What is Slow Fashion?

Fashion seams to give the cliche of the very opposite of ‘Slow’. By fashion we think of restless hunting for the latest trend. We picture the collections, getting outdated every season and – hardly worn – being dumped to the rag-and-bone-man; buyer letting themselves get patronised by their own tyranny of style. We look at the commodity, offered by cheep clothing retailers which, no matter of being a brand or discount, are made by slave labour in Asia. Our clothing originates altogether from the age of industrialisation – has not textile industry been the very first driver of industrial revolution? Have not the weavers been its first victim? Were not the Africans, forcibly displaced to America for cotton harvesting, the first slaves of the textile industry? The end of the 20th century marks at the same time the ecstasy and finally the end of traditional textile manufacturing: supply-chain-management, outsourcing, global logistics and highly efficient retail lead to the nearly complete destruction of textile production in Europe and the US. And with the machinery, also the know-how emigrated. Many of the usual production processes of late can verily be regarded as extinct.

Could a topic like fashion not be considered as ‘Slow’? Slow Fashion would be expressed in a change of mind, regarding product and its origin: thorough production and choice of raw material, sustainable manufacturing and premium craftsmanship, as well as retail that stays close to the product.

What is thus Slow Fashion?

1. Slow Fashion is long-living. Clothing that goes along with us for a long time. This starts with the textile, thoroughly made. The production chain is short and remains visible for everyone involved. Slow Fashion does need hardly any chemical kit to make its textiles correspondent or its design. The premium craftsmanship matches the quality of the material. Slow Fashion shows durability because it longs to last more than one season. The manufacturers vouch in person for their product. Cut and colours don’t have to be classic or conservative; Slow Fashion are not seasonal goods; you won’t get tired of Slow Fashion.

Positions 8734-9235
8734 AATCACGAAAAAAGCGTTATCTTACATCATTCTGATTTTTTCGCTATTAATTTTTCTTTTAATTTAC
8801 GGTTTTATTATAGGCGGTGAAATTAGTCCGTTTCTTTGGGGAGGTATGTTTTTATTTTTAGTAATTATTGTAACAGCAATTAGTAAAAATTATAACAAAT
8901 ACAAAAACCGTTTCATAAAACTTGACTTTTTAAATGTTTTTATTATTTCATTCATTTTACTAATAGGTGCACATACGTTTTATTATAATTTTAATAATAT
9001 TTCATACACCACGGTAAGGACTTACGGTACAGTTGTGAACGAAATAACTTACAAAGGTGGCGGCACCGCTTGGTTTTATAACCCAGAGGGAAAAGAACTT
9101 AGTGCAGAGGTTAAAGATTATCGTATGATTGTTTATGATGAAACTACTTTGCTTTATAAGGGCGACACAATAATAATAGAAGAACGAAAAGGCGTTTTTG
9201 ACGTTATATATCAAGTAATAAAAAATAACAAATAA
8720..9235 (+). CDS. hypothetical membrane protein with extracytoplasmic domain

2. Slow Fashion is crafted. The detached steps of the production stay visible – from fibre to colour to manufacturing. Every piece is thus unique.

3. Slow Fashion aim at perfection. Slow Fashion does not necessarily represent new developments in the market. More important is continuous improvement and proven quality, perfectly tailored to the habits of the people. With Slow Fashion proven manufacturing techniques and materials as well as new technologies and production methods are applied. Slow Fashion is sustainable and fit for the future.

4. Slow Fashion is auratic. Slow Fashion emphasises the charisma of those wearing it. By Slow Fashion its bearer does not become demoted to an extra, but enhances the personality of the human being wearing as a layer of resonance. Slow Fashion requires a responsible user, confident in his own identity and style.

5. Slow Fashion stays close. It is a fashion to habit us, to environ us like another skin. Nothing is kept so closely to our body all the time like clothes. Slow Fashion is like a second skin.

6. Slow Fashion tells a story. Slow fashion as a provenance. You feel the place where it stems from and you recognise the time when it was created. Slow Fashion tells these stories actively by means of a vibrant communication between manufacturer, workpiece and bearer.

7. Slow Fashion is beautiful.

Joerg Blumtritt
Sabria David
Benedikt Koehler
Alice Scheerer

Reed more in our blog: http://en.slow-fashion.net

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